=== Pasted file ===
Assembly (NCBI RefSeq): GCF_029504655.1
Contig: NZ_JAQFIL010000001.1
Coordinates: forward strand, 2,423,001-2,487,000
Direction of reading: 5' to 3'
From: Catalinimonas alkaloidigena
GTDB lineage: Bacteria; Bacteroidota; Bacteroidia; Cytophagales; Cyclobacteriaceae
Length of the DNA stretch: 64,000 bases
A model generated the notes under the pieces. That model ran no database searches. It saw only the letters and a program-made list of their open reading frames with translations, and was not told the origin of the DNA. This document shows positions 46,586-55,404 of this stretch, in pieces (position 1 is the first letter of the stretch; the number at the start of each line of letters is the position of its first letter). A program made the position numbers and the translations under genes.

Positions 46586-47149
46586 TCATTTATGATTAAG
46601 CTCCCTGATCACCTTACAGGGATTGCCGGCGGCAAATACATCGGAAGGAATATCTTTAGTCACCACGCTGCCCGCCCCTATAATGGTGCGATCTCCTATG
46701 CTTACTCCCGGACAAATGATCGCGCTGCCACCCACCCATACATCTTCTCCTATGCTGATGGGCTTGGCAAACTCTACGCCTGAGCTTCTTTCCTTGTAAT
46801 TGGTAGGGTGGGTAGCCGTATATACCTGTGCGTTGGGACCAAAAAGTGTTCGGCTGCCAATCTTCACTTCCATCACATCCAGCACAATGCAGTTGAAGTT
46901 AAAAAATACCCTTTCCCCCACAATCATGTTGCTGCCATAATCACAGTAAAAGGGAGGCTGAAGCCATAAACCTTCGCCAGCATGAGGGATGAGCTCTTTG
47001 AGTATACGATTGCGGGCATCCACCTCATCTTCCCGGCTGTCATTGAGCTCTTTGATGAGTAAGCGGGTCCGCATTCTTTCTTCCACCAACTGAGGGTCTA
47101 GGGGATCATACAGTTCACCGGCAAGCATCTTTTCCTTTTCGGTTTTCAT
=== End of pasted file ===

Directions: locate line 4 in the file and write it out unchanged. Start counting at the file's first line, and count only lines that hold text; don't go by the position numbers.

Direction of reading: 5' to 3'